ANCIENT OLYMPIA, Greece -- Firefighters backed by aircraft dropped water and foam on the birthplace of the ancient Olympics yesterday to stop wildfires from burning the 2,800-year-old ruins, one of the most revered sites of antiquity.
But the fires burning for three straight days obliterated vast tracts of the country and the death toll rose to 60. New fires broke out faster than others could be brought under control.
Desperate residents appealed through television stations for help from a firefighting service already stretched to the limit, and many blamed authorities for leaving them defenseless.
"Fires are burning in more than half the country," said fire department spokesman Nikos Diamandis. "This is definitely an unprecedented disaster for Greece."
The front of one fire yesterday reached Ancient Olympia in southern Greece, burning trees and shrubs just a few yards from the museum at the site. Although the pristine forest around the site was burned, none of the ruins were damaged.
Ruins of the temples of Zeus, king of the ancient Greek gods, and his wife, Hera, stand on what was a sacred riverside site surrounded by pine-clad hills. The ruins are near the stadium that hosted the ancient Olympic Games for more than 1,000 years after they started in 776 B.C.
The site, strewn with fallen columns, includes the remains of a gymnasium, a wrestling hall, hostels, bathhouses, priests' residences, and altars. The fifth- century BC limestone temple of Zeus is one of the largest in mainland Greece.
Helicopters and aircraft covered the ruins with water and foam. The flames reached the edge of the ancient stadium, searing the grass and incinerating the trees on the hill above. Volunteers grabbed buckets of water and joined firefighters.
"We don't know exactly how much damage there is in the Olympia area, but the important thing is that the museum is as it was and the archeological site will not have any problem," said Culture Minister George Voulgarakis.
Firefighters remained in the area after dark to ensure the fire did not reignite.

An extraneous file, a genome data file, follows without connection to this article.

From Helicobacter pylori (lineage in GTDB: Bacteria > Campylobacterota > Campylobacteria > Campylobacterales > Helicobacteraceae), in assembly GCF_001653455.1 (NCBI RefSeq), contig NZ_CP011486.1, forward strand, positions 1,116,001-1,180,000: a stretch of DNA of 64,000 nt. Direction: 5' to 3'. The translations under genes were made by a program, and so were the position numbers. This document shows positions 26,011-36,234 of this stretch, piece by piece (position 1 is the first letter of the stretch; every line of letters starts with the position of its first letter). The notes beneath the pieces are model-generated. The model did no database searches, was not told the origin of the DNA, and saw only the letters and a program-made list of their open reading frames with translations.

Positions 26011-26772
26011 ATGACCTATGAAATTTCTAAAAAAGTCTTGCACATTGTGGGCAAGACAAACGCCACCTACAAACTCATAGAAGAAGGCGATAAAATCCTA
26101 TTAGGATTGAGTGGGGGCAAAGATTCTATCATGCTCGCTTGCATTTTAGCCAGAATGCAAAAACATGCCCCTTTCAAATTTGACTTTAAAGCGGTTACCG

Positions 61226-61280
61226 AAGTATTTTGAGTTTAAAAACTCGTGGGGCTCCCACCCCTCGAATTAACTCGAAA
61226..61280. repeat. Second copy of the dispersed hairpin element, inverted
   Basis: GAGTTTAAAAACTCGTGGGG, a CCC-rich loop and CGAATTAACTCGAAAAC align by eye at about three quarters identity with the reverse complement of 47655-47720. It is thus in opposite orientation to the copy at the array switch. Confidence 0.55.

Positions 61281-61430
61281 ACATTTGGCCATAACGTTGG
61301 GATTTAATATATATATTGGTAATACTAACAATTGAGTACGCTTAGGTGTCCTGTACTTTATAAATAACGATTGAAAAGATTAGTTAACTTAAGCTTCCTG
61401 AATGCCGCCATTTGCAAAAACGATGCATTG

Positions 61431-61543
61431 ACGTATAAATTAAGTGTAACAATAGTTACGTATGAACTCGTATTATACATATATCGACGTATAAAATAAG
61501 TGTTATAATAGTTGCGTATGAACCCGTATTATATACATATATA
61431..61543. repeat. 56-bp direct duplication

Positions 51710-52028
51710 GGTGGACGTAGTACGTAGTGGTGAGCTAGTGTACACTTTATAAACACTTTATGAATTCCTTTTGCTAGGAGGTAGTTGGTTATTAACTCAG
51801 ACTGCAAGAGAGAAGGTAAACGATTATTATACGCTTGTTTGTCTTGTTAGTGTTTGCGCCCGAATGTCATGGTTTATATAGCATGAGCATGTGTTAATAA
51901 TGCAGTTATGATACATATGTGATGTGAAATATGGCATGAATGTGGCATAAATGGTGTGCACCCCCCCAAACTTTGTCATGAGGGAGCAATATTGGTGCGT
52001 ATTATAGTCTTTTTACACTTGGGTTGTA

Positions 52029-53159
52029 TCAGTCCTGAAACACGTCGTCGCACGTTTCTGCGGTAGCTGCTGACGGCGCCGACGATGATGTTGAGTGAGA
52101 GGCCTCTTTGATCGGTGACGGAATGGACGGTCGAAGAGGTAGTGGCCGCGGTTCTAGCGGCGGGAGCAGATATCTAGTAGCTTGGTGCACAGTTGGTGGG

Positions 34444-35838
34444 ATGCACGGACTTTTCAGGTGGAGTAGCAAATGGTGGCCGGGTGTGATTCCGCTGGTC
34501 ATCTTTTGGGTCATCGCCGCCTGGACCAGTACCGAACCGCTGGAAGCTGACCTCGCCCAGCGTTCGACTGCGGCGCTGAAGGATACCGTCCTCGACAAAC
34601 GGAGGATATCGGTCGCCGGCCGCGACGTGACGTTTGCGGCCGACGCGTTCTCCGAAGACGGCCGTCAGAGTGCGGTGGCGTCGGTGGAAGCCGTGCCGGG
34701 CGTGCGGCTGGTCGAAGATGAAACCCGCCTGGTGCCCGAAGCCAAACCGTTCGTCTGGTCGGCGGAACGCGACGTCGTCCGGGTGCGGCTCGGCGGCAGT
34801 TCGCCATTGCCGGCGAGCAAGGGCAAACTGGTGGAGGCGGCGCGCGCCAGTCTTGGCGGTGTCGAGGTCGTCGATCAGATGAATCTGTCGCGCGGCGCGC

Nearly 4,000 soldiers, backed by military helicopters, were sent to reinforce firefighters over the past three days, and at least 12 countries were sending aid.
By sea and by land, authorities helped hundreds of people flee villages, hotels, and resorts. The wildfires started Friday and more than 60 new fires broke out yesterday, although 40 of them were brought under control by nightfall.
Government and firefighting officials have suggested that arson caused many of the blazes, and several people had been arrested. The government offered a reward of up to $1.36 million for anyone providing information that would lead to the arrest of an arsonist.
Forest fires are common during Greece's hot, dry summers -- but nothing has approached the scale of the last three days. Arson is often suspected, mostly to clear land for development. No construction is allowed in Greece in areas designated as forest land, and fires are sometimes set to circumvent the law.
Local schoolteacher Gerassimos Kaproulias criticized the government, saying it was totally unable to deal with the fires. "I am very angry," he said. "Nobody thought that one of the five most highly protected areas in Greece could be burned like this."
Flames also swept into the nearby village of Varvasaina, destroying several houses.
The worst-affected region was around the town of Zaharo, south of Ancient Olympia. Thick smoke blocked out the summer sun and could be seen more than 60 miles away.
The most serious fires have been concentrated in the mountains of the Peloponnese in the south and on the island of Evia north of Athens. Strong winds blew smoke and ash over the capital, blackening the evening sky and turning the rising moon red.
In the ravaged mountain villages in the Peloponnese, rescue crews found a grim scene that spoke of last-minute desperation as the fires closed in. Dozens of burned bodies have been found across fields, homes, along roads and in cars.
The remains of a mother hugging her four children were found near the town of Zaharo in the western Peloponnese, where the country's largest fire has been burning.
Four people were killed in a new fire that broke out on Evia yesterday, including two firefighters, the fire department said. Two other bodies were found in villages in the Peloponnese.
New fires also broke out yesterday in the central region of Fthiotida -- one of the few areas that had been unscathed, Diamandis said.
Elsewhere, flames were about less than 2 miles from the Temple of Apollo Epikourios, a 2,500-year-old monument near the town of Andritsaina in the southwestern Peloponnese.